The International Society for Cultural History (ISCH) is delighted to announce that the ISCH Annual Conference 2014 will be held at Monash South Africa, Ruimsig Johannesburg (24 – 27 November 2014).
Monash South Africa is a campus of Monash University Australia and reflects the international footprint of Monash University on the African continent. The campus is situated on a 100 hectare site in Ruimsig, northwest of Johannesburg. Monash South Africa aims to play a part in helping the region meet its diverse, economic and educational needs and as part of the Monash University network, Monash South Africa is committed to quality in the three core functions of teaching, learning, research and community engagement that Monash University is well known for.
Monash South Africa offers undergraduate and postgraduate degrees within four schools – the School of Social Sciences, the School of Business and Economics, the School of Information Technology and the School of Health Sciences – as well as a Foundation Program, suited to students seeking a different path into university study.
This ISCH Annual Conference in Johannesburg (24 – 27 November 2014) seeks to bring together researchers from the many fields within cultural history to deliver explorations, and develop methodological approaches of a wider range of objects and topics; above all but not exclusively in regard to “Cultures of Damaged Societies: from Post-Conflict Resolution to Intercultural Dialogue”.
Monash South Africa invites members of the ISCH to join the Society’s Annual Conference. Situated near the Cradle of Humankind World Heritage Site and the historically rich Magaliesberg Biosphere, Monash has an attractive campus with world class facilities. The campus is conveniently close to San Rock Art sites, museums, monuments and battlefields. Sun City and Pilanesberg Big Five National Park are a 170 km drive from the campus. As cultural historians dealing with the distant past we will be considering the cultural mediation of conflicts and peace making in past societies. A range of sub themes intended to stimulate valuable and constructive discourse follows.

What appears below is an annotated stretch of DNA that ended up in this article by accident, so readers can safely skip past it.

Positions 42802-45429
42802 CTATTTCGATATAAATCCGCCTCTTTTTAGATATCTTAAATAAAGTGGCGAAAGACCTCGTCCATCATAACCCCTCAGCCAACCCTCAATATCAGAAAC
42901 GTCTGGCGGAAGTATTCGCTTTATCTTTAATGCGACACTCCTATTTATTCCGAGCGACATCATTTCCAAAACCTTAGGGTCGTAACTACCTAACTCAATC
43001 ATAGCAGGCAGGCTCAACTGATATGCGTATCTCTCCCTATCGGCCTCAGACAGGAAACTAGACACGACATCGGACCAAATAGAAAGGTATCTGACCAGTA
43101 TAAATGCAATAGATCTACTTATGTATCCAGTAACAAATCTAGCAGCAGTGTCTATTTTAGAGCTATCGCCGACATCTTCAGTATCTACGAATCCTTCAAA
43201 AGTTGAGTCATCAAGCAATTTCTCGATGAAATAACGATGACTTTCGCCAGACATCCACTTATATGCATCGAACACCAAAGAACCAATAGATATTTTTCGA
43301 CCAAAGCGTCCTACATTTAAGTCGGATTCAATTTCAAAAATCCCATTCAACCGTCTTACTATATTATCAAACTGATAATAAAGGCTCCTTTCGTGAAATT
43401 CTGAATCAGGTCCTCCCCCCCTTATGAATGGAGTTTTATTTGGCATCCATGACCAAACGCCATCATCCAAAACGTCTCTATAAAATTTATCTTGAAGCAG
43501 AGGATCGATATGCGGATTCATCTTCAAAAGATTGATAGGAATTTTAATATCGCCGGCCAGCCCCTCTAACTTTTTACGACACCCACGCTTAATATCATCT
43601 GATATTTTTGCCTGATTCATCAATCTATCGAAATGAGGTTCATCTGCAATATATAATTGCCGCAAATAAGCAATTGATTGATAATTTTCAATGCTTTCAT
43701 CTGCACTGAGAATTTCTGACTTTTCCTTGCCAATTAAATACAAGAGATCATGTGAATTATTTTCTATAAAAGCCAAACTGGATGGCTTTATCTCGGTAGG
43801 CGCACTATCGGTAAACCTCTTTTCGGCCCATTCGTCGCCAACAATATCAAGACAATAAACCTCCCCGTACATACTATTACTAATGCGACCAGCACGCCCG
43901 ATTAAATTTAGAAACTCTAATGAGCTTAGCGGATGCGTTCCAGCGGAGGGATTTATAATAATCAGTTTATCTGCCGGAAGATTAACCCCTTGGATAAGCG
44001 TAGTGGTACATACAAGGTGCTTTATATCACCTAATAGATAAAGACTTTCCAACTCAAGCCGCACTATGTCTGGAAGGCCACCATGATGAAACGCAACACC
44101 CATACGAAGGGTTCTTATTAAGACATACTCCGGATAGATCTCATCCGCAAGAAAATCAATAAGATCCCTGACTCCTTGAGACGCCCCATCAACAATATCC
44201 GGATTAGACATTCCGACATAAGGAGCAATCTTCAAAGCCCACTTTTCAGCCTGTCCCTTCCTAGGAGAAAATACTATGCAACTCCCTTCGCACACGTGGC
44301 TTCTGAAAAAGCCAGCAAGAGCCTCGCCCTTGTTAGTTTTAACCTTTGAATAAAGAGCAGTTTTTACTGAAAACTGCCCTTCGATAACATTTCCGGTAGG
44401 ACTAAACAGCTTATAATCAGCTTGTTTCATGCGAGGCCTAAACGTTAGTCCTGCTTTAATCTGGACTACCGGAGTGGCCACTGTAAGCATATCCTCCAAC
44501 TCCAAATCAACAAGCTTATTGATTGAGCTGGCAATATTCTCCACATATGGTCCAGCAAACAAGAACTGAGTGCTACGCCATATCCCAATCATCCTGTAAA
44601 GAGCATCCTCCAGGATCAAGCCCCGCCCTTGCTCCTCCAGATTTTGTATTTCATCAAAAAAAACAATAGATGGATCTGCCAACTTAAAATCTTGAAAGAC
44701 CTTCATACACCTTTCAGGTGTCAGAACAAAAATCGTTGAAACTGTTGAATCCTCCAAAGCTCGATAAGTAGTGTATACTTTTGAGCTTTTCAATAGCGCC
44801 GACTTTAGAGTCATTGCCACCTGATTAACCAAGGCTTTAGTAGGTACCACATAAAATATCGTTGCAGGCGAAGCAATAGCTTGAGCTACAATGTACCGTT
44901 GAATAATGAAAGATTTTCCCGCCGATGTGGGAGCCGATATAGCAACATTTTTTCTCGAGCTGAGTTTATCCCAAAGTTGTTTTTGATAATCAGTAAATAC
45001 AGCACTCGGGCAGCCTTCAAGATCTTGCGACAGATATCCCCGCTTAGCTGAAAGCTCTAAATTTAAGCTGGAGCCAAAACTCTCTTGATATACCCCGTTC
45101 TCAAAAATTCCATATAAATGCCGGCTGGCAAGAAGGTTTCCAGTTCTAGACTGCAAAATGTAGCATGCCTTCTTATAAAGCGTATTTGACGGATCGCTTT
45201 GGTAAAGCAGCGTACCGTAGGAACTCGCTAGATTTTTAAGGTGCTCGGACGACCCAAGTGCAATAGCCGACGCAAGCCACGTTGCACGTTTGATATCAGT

1. Value of cultural mechanisms (film, theatre, music, crafts, sport, art, architecture, cultural collections,
museums, memorials, ceremonies, media, rituals and symbols) in post-conflict resolution.
2. The challenges of teaching history in post conflict societies – whose narrative?
3. Supporting and financing justice delivery and social reconstruction
through tribunals, truth commissions and other transitional justice mechanisms.
4. Public health work in post conflict peace building.
5. Waging peace: road maps to peace; conflict resolution; election monitoring; peace keeping;
constitution drafting; voter education; democracy programs.
6. Reducing societal polarization through subjective reporting by improving professional media
practices, standards, and understanding.
7. Resolution of clashes over religion; and cultural, national or ethnic identity.
8. Contesting ownership of the peace process: creating spaces for post-conflict intercultural dialogue.
9. The safeguarding, return and restitution of cultural objects in post conflict societies.
10. Re-integration of ex-combatants, including child soldiers, into society.
11. Methodologies for conflict analysis – links between theory and practice in this field.
12. The vulnerability of women during and after conflict – gender based violence.
13. Cultural mediation of conflicts in history.
14. Performing conflicts and making peace in traditional societies.
15. New approaches and trends in cultural history.